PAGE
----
I run into Jeff Davis elsewhere on the field. There, he’s carrying a semi-furled Confederate flag over his left shoulder. He looks positively invigorated by the heat and humidity—quite a contrast to the quiet resignation with which he bore the rain in Montgomery the day before.
Davis, as a native of the Magnolia state, gets a lot of love in Mississippi. The Old Courthouse Museum downtown, which we also visit while in town, has a whole room devoted to him. (The museum has one of the coolest collections of “stuff” I’ve ever seen—definitely worth the $5 admission charge.)
We have to go out of the park to see a lot, actually. The park used to encompass the entire siege line, but in the 1950s, the Park Service turned over the lower third of its property to the city in exchange for some road closures elsewhere in the park. There are still monuments aplenty along what is now South Confederate Drive, but stopping to admire them as we did on the Tour Road is a lot more dangerous. My Virginia license plates probably don’t engender any sympathy as a fellow Southerner; the glares I get peg me as just some out-of-town rubbernecker.
We finally make it to the river’s edge undented, where a stocky artillery piece dominates the heights. This is the Louisiana Battery, a position so formidable it was never assaulted. I can see Louisiana on the far side of the river and wonder how these soldiers felt to be so close to home yet so far away.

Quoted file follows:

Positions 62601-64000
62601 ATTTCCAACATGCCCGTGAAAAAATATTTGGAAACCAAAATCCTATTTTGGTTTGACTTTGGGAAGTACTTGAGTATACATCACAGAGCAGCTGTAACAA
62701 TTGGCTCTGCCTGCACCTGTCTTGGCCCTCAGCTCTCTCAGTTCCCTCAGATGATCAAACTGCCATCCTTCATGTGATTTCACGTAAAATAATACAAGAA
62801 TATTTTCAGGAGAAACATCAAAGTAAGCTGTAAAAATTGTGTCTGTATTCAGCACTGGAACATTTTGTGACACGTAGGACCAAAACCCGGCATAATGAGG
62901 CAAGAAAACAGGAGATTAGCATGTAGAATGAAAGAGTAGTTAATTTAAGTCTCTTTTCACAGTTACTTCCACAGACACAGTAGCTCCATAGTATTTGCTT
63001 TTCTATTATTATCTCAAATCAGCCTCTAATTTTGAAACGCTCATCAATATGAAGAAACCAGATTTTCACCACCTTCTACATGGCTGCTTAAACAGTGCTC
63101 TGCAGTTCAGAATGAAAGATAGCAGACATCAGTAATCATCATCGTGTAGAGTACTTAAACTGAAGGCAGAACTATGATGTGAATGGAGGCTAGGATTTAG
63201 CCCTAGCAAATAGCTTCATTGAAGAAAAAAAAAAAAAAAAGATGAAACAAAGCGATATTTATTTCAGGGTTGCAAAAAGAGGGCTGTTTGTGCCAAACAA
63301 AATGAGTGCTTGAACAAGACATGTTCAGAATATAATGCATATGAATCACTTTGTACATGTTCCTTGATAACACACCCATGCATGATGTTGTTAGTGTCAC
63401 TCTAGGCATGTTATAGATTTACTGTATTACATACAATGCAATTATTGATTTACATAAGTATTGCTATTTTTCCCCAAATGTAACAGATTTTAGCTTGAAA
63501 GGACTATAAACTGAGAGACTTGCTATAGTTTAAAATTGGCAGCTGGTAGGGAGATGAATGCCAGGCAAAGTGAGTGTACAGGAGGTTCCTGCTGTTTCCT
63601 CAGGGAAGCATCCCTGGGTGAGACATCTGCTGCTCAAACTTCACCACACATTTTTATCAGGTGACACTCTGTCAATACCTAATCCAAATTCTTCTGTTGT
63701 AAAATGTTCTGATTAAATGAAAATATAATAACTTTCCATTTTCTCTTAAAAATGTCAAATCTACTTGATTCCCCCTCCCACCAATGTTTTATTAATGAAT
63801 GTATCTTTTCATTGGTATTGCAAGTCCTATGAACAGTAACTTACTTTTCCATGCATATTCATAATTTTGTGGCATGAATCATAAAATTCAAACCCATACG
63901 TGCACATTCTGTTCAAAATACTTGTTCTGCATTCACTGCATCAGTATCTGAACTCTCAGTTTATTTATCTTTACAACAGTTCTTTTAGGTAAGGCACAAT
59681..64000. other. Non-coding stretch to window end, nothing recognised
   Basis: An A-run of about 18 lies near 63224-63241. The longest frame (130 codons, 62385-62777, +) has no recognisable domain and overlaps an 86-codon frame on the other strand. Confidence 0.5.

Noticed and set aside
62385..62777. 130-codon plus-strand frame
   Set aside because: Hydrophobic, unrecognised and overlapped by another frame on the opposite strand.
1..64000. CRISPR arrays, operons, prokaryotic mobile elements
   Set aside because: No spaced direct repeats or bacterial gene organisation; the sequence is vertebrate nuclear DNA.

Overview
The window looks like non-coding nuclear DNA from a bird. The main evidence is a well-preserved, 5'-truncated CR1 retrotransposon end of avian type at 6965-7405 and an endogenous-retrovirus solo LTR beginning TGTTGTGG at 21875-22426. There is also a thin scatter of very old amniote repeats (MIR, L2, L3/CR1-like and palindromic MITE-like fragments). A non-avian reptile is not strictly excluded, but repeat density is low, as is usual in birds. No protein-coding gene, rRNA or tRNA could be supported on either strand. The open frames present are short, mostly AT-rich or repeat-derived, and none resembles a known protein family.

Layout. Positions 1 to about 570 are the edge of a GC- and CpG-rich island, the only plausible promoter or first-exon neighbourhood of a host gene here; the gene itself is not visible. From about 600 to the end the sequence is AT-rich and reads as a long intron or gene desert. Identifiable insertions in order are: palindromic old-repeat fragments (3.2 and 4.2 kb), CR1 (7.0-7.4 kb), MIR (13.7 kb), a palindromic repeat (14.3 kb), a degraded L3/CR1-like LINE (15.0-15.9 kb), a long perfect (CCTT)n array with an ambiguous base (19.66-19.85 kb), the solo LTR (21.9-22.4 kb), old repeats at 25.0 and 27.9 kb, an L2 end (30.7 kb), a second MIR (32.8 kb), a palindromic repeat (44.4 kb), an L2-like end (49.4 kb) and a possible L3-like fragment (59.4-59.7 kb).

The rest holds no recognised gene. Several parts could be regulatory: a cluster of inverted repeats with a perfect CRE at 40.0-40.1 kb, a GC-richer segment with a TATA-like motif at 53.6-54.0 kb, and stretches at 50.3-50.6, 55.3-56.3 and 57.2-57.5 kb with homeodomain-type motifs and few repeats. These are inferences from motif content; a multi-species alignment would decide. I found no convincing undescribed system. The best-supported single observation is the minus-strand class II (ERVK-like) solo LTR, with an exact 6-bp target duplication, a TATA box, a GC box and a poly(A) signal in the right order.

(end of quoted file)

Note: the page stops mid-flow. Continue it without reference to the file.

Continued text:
A little farther to the south are two other detached units of the park: South Fort and Navy Circle.
To cap off our tour, we conducted a sortie over the river to the town of Delta to visit Grant’s canal. In one of his attempts to bypass the city, he tried to dig a canal. The river, at the time took a long bend northward then south; by digging across the narrow base of this “U,” he hoped to avoid Vicksburg altogether. The canal caved in and flooded, though, foiling the plan.
Nearby, there’s a monument to the 9th Connecticut, a largely Irish unit that put their backs to work on the canal project.
We grab some dinner and, somewhere between the breadsticks and the mushroom pizza, we realize we’re not going to make our late-day drive to Tupelo. The heat has sapped us. Vicksburg has worn us down to the point that we can’t leave.
Which turns out to be just fine. We end up breaking out a few cigars and sit atop Navy Circle and watch the sun set over the Mississippi. The father of rivers still flows unvexed to the sea, and we’re happy to spend some time watching him. He brings a breeze with him. We all feel better.
The siege of Vicksburg has ended just fine.